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Princeton PHY 312 - Syllabus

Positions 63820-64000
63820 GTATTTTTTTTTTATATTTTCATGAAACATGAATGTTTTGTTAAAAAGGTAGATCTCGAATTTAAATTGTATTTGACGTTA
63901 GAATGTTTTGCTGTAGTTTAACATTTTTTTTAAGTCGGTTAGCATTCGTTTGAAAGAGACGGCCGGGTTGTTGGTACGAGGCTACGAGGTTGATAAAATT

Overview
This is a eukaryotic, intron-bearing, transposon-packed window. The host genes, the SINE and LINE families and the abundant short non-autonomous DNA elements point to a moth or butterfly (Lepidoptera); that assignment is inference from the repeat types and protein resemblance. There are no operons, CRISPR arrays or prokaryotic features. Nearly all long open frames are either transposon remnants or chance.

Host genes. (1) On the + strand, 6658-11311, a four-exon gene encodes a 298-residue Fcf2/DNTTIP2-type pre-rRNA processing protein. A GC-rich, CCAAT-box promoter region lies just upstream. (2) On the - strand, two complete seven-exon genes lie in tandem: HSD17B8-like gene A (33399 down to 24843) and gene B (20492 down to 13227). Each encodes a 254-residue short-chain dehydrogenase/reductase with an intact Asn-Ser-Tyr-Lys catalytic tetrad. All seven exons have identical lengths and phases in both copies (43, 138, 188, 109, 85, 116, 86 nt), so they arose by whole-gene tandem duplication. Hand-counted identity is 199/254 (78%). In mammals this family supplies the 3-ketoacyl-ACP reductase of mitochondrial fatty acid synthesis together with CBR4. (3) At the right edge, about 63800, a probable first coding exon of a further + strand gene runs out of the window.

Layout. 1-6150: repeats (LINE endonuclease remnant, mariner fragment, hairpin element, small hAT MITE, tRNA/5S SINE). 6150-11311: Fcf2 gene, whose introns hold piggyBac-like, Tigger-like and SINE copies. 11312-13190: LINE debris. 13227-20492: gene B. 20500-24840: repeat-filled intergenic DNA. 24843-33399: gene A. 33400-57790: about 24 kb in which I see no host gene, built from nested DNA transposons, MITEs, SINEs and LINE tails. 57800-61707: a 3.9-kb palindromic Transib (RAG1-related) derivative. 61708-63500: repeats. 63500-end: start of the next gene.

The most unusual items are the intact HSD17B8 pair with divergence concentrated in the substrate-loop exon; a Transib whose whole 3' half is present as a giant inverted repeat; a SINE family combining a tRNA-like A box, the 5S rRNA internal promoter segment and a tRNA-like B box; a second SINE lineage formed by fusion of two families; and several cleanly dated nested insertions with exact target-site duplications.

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Phys 312 - Experimental Physics Spring 2010 - Princeton University Prof. Michael Romalis [email protected], Office: Jadwin 230, B21, Phone 8-5586 Lectures: Tuesday 12:30-1:20 , Room Jadwin 111 Labs: Afternoons by arrangement with TAs Webpage: TA: Richard Saldanha [email protected], office: 224 or B33C, phone: 8-4330 TA: Andrzej Zuranski [email protected], office: Jadwin 369, phone: 8-4422 Tech. Support: Jim Kukon [email protected], office: Jadwin B16 or 456, phone 8-6790 In this class you will learn a variety of experimental techniques and perform measurements illustrating concepts discussed in advanced physics classes. Each week we will have a lecture discussing general experimental and data analysis techniques, but the main focus will be on lab work, it will give you a taste of experimental physics research. Unlike freshman labs, here your goal is not to simply follow a procedure, but to interact with the apparatus as an experimental physicist. That means you should explore how it behaves under different conditions, realize if something is not working as it should, and adjust your procedure to get the most out of the experiment. It’s a different challenge than say a quantum mechanics class, but still quite a challenge. A large part of learning will take place in the labs in interactions with your instructors. You should not be shy in seeking their help. You will need to complete 5 labs working in groups of 2 or 3, each lab taking approximately two weeks. A sign-up board will be available near room Jadwin 475 to schedule your labs. You can choose any combination of labs, except that everyone has to complete the electronics lab. The departmental machine shop class can be taken as one of the labs, if you have not taken it already. If you are taking half-and-half molecular biology/physics lab, you will need to complete 2 labs (1 electronics) in the second half of the semester, attend all classes and take the final exam. Lab manuals will be available online. You will get keys for the lab rooms and can work independently, but only after getting initial instructions from the TA responsible for that lab. For labs involving radioactive sources you will need to pass an online radiation safety course and will be issued a radiation-monitoring badge. You should expect to spend about 20-30 hours per lab. A lab report will be due at the end of each two week period. The two week period begins on the date of your initial meeting with the person running the lab. Each student has to submit his or her own report. You can discuss data specifics but analysis and interpretation of data should be done independently. It is important that you share your data (or lack thereof) with the TAs early, so they can identify common mistakes before you spend a lot of time analyzing the data. It is not worth struggling to analyzing poor data if you can retake it to resolve obvious problems. By the end of the first week you should meet the TA and discuss your progress and at the end of the two week period you may want to meet again to discuss any new things you have found, as it isoften easier to show something than to write about it. Lab reports do not need to be very long, 5 to 7 pages, certainly no more than 10. They need to contain a brief summary of the physics and description of the apparatus, data plots, analysis, and a quantitative discussion of uncertainties and limitations of the experimental apparatus. To get a perfect score you need to show that you explored the experiment and optimized your data taking and analysis. This is not a writing class, you should spend more time in the lab than writing. Writing concise and informative technical reports is a challenge in itself and is not the main focus of this class. Therefore, the grade for each lab will be based 75% on the written lab report and 25% on your interaction with the TA. In addition to lab reports we will have an oral exam around midterms and a written exam during the exam week. On the oral exam you will be asked questions about the labs you have performed. The written exam at the end of the term will cover the material in the lectures and the electronics lab. The grade will be determined by lab reports 65%, oral midterm 10% and written final 25%. All 5 reports are required to pass the class. Substantially late reports will be downgraded. Approximate Lecture Schedule Date Lecture Date Lecture February 2 Introduction and electronic circuits March 23Vacuum and cryogenics February 9 Electronic circuits continued March 30 Lasers and Optics February 16 Data analysis techniques April 6 Medical physics February 23 Noise April 13 Medical physics cont. March 2 Radioactivity Aril 20 Nanofabrication March 9 High energy particle detection April 27 Particle acceleration Labs Experiment TA Description Electronics Lab (required) Mike Building a lock-in amplifier Muon Decay Andrzej Measurement of the lifetime of cosmic muons stopped in a liquid scintillator Mössbauer Richard Demonstration of the Mössbauer effect : recoilless emission and absorption of gamma rays Holography Richard Recording of photographic laser holograms β spectrum Richard Measurement of the energy spectrum of beta decay electrons Positron decay Richard Measurement of the momentum distribution of gamma rays from positron decay Photoelectric effect Andrzej Photoelectric effect: study of the photoemission ofelectrons Coulomb force Richard Test of the 1/r2 nature of the Coulomb force NMR Andrzej Nuclear Magnetic Resonance, Spin echo and measurements of transverse spin relaxation time Optical pumping Andrzej Demonstration of optical pumping of Rb atoms and optical detection of magnetic resonance. Chaotic pendulum Mike Study classical chaos in a rotary pendulum Two-slit interference Mike Double-slit single photon interference measurements He-Ne Laser Mike Explore He-Ne laser with external mirrors, Sagnac effectMachine Shop TBD Three-week machine shop class, learn to use lathe, mill, drill press, etc. Testbooks There are no required textbooks for the class. A lot of the material discussed in lectures is available as handouts. However, the following textbooks will be helpful: "The Art of Electronics" by Horowitz and Hill - standard reference for electronics "Building Scientific Apparatus" by Moore, Davis, Coplan – Gives a lot of practical lab